Disasters and Disaster Management in India is not new. The country has `Himalaya’ in the north, having very high seismicity. The north-east region of the country, Uttarakhand, H.P. part of J&K and Gujarat are in seismic zone 5. We have the very long coastal region which is prone to cyclones. Floods and Droughts are occurring in almost every State and causing enormous economic loss. International Decade for Natural Disaster Reduction (IDNDR), UN initiative sensitized all developed as well as developing countries for shifting their strategy from relief towards mitigation and preparedness. India is at high risk from natural disasters. 60% of the total landmass is prone to earthquake. 40 million hectares of land is prone to floods. 68% of the area is susceptible to droughts. Cyclones threaten 8,000 km. of our coastline.

The United Nations’ General Assembly Resolution 236 of 1989 tried to alert us by remarking that the focus of attention should be shifted from rescue and relief to prevention, mitigation and preparedness. A little investment in disaster preparedness can save many valuable lives and vital economic assets thereby reducing the cost of overall revenue relief. Our educational institutions can contribute a lot to achieve the paradigm shift from a culture of response to a culture of preparedness. Prevention, mitigation and preparedness are possible only through large-scale awareness and knowledge generation, for which the education sector needs to play a critical role.

India took lead and Ministry of Agriculture (Govt. of India) set up `National Centre for Disaster Management’ (NCDM) at the Indian Institute of Public Administration in 1995. The mandate of NCDM was `Capacity Building of concerned officers in disaster management’. This was the beginning of paradigm shift in India from relief towards preparedness. In 1999, High Powered Committee (HPC) was set up by the Prime Minister of India under the Chairmanship of Shri J.C. Pant. The HPC report is another landmark in disaster management. The emphasis was given on capacity building and preparedness. The Disaster Management Act, 2005 provided the legal framework to the Disaster Management in this country. The National Disaster Management Authority (NDMA) was set up for policy guidelines and to provide overall guidance for Disaster Mitigation, under the Chairmanship of the Prime Minister. Today, National Institute of Disaster Management is working for the capacity building of all role players in Disaster Management and providing support to all the state level Disaster Management cells.

Besides the natural disasters, naturally induced manmade disasters and anthropogenic ally caused natural disaster will be demanding more preparedness in future to reduce the possible damages. Persons engaged in disaster management require certain physical, mental and intelligence attributes that can be inculcated through properly designed curriculum and training. Manmade disasters can be results of unethical engineering. The focus of most of disaster management programs is to send resources both physical and human from outside the disaster zone. This inherently implies delay in disaster mitigation efforts und subsequent loss of human lives and economic resources. This also delays the much needed economic and social recovery of the disaster zone. One possible solution is to be able to map out the resources both social and physical available on ground which could be utilized for disaster management and recovery.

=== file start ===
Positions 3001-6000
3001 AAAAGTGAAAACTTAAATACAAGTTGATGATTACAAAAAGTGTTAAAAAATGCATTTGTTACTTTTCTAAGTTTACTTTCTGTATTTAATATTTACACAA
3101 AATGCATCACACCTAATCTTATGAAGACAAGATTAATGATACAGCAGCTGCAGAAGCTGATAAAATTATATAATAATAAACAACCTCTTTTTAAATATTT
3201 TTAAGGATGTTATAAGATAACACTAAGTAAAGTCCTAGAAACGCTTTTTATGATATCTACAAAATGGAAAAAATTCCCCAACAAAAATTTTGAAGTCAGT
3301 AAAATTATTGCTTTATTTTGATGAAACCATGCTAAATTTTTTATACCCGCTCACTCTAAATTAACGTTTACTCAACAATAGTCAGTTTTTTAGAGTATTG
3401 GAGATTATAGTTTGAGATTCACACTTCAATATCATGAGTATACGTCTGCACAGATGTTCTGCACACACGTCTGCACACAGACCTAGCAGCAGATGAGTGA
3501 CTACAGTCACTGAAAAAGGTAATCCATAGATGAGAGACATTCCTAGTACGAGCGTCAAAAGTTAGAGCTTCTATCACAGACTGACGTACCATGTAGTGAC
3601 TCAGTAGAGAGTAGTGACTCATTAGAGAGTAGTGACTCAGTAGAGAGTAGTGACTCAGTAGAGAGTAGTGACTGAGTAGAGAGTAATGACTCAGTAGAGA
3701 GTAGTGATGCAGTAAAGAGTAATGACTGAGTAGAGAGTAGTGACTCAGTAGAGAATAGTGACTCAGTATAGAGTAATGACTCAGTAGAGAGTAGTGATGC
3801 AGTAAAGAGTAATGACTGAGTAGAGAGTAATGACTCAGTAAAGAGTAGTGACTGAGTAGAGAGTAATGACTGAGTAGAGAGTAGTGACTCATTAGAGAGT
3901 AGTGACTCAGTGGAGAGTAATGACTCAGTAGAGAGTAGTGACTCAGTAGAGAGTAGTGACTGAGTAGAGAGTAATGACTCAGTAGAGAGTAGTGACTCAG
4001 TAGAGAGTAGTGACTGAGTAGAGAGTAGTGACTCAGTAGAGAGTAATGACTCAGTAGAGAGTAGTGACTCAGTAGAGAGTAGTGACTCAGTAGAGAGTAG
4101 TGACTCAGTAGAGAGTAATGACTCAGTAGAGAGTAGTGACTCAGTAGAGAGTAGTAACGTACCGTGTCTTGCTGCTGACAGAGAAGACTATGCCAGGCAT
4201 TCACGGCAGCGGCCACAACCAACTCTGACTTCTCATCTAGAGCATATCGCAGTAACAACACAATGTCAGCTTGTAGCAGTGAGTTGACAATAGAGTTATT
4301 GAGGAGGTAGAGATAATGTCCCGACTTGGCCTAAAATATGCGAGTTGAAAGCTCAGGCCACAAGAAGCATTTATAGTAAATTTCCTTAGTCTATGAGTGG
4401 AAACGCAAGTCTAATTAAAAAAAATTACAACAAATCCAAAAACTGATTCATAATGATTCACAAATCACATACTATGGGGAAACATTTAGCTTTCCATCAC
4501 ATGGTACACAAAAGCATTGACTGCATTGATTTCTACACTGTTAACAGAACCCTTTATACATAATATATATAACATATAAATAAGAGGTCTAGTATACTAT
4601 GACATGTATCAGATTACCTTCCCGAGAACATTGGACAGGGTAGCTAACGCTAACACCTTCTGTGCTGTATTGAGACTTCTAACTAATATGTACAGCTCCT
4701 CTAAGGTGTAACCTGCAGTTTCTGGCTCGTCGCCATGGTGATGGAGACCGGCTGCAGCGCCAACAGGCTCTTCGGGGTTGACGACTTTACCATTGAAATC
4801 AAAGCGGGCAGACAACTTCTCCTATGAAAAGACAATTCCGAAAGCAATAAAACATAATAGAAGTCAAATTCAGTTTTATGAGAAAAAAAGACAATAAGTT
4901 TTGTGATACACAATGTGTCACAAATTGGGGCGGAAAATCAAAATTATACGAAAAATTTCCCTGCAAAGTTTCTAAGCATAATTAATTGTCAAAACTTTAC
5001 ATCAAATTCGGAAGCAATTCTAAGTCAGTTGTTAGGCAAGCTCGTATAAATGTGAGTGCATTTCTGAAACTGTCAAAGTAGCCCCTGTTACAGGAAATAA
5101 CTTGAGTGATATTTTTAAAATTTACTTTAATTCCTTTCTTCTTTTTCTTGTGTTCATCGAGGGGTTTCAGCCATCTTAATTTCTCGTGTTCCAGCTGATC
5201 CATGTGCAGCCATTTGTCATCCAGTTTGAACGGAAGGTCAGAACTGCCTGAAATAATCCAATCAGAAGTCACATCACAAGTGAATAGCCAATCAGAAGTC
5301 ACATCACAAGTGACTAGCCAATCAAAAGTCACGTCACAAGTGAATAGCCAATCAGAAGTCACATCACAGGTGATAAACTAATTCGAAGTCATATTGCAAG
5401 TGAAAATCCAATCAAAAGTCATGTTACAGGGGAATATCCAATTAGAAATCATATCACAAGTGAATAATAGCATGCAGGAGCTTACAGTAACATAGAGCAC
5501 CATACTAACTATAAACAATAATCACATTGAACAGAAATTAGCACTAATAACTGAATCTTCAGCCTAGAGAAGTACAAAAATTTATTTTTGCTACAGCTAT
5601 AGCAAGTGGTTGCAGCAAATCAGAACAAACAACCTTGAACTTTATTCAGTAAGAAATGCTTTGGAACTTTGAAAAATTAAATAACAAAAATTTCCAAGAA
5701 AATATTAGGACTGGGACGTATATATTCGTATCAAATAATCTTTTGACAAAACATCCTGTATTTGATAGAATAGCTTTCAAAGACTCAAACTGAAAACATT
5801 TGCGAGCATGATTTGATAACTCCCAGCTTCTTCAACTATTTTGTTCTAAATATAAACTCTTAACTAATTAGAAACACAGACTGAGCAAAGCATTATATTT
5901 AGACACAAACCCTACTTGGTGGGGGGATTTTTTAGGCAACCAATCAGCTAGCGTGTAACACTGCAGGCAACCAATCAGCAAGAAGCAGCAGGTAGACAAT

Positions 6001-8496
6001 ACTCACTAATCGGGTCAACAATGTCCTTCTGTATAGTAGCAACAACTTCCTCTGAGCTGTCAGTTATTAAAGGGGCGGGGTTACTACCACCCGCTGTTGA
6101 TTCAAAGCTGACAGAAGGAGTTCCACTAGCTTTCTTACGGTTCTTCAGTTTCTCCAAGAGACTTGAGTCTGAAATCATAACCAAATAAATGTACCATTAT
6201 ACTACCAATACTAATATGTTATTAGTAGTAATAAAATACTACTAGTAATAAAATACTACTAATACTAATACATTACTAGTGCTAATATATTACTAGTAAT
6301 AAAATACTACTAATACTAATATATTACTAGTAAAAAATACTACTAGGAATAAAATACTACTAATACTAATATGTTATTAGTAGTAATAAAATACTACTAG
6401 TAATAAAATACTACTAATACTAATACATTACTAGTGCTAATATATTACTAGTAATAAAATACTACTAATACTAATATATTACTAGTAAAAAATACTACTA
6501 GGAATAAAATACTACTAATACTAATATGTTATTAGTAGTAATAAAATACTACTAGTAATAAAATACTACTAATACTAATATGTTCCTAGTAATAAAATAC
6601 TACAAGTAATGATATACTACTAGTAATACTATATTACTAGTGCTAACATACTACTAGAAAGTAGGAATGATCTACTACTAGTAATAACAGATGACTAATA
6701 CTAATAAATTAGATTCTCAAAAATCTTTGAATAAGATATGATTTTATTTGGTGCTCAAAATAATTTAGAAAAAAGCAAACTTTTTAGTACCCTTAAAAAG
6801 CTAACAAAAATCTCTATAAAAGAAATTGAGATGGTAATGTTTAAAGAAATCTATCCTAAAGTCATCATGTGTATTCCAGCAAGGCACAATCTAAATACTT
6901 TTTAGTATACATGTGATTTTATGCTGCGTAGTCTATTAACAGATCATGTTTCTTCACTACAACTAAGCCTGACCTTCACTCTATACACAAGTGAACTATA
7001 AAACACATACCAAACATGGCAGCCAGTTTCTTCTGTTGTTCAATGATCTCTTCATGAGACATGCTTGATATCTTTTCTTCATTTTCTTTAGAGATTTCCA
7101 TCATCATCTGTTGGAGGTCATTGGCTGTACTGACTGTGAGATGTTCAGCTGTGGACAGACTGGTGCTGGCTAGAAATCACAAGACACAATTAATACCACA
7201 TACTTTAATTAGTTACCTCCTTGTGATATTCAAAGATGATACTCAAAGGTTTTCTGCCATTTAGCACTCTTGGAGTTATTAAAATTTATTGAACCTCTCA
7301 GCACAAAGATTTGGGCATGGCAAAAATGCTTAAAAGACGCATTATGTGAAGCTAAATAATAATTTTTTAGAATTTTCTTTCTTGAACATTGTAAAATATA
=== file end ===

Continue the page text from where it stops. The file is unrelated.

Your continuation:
Child Right to Disaster Safe Education – School Safety Programme

Among various rights, children have the right to safe, healthy and conducive environment for education. Under this right, it is an obligation on the society to provide sufficient and necessary safety at schools not only against natural and human-made disasters but also from other conditions, which may cause harm to them. It has been observed from the past disasters resulting due to events like earthquakes and fires that school going children constitute one of the most vulnerable population group during such situations. It had been observed that during disasters, school buildings are destroyed, taking away the precious lives of children and teachers, and stalling access to education in the aftermath of a disaster. It is very costly and time-consuming to rebuild the educational infrastructure in such situations. It has been documented from the past disasters that school buildings had been destroyed due to earthquakes and other natural disasters throughout the world, causing deaths to large number of students, teachers and other functionaries of the schools.

Few of the prominent earthquakes like Sichuan (2008), Kashmir (2005), Bam (2003), Bhuj (2001) and Armenia (1988) had caused huge devastation to the school buildings taking away thousands of precious lives of school going children and teachers. Schools provide tremendous opportunity in developing the culture of preparedness and culture of prevention against hazards like fire and earthquakes. Similarly, resources available with schools like buildings can be utilized for emergency shelters and relief centers. Vulnerability of schools in Delhi is quite high, where schools are being run in all sorts of buildings and premises with limited know-how about disaster (earthquake and fire) safe construction. Placement of nonstructural components increases the level of vulnerability of majority of school buildings and putting them on higher risk due to earthquakes and fires.